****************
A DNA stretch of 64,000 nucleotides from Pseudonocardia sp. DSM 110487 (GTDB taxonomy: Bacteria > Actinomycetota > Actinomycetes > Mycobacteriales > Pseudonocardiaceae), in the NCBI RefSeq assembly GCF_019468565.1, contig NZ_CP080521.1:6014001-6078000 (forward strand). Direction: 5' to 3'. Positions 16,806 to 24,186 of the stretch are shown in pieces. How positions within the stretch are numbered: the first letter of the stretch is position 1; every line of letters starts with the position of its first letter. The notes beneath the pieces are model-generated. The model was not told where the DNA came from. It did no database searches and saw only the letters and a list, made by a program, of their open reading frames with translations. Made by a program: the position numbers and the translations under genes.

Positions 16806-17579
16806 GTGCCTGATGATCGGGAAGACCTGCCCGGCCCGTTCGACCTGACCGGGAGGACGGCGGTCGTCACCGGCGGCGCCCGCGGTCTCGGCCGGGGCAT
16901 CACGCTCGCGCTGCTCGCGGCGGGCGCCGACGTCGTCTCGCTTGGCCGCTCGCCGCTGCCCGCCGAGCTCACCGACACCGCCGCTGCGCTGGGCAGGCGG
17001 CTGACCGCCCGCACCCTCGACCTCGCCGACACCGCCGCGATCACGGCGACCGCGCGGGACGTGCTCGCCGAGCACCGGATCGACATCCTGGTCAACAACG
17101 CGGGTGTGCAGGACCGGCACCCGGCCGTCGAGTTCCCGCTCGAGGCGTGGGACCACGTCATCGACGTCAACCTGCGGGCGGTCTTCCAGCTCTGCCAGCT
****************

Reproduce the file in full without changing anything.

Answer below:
A DNA stretch of 64,000 nucleotides from Pseudonocardia sp. DSM 110487 (GTDB taxonomy: Bacteria > Actinomycetota > Actinomycetes > Mycobacteriales > Pseudonocardiaceae), in the NCBI RefSeq assembly GCF_019468565.1, contig NZ_CP080521.1:6014001-6078000 (forward strand). Direction: 5' to 3'. Positions 16,806 to 24,186 of the stretch are shown in pieces. How positions within the stretch are numbered: the first letter of the stretch is position 1; every line of letters starts with the position of its first letter. The notes beneath the pieces are model-generated. The model was not told where the DNA came from. It did no database searches and saw only the letters and a list, made by a program, of their open reading frames with translations. Made by a program: the position numbers and the translations under genes.

Positions 16806-17579
16806 GTGCCTGATGATCGGGAAGACCTGCCCGGCCCGTTCGACCTGACCGGGAGGACGGCGGTCGTCACCGGCGGCGCCCGCGGTCTCGGCCGGGGCAT
16901 CACGCTCGCGCTGCTCGCGGCGGGCGCCGACGTCGTCTCGCTTGGCCGCTCGCCGCTGCCCGCCGAGCTCACCGACACCGCCGCTGCGCTGGGCAGGCGG
17001 CTGACCGCCCGCACCCTCGACCTCGCCGACACCGCCGCGATCACGGCGACCGCGCGGGACGTGCTCGCCGAGCACCGGATCGACATCCTGGTCAACAACG
17101 CGGGTGTGCAGGACCGGCACCCGGCCGTCGAGTTCCCGCTCGAGGCGTGGGACCACGTCATCGACGTCAACCTGCGGGCGGTCTTCCAGCTCTGCCAGCT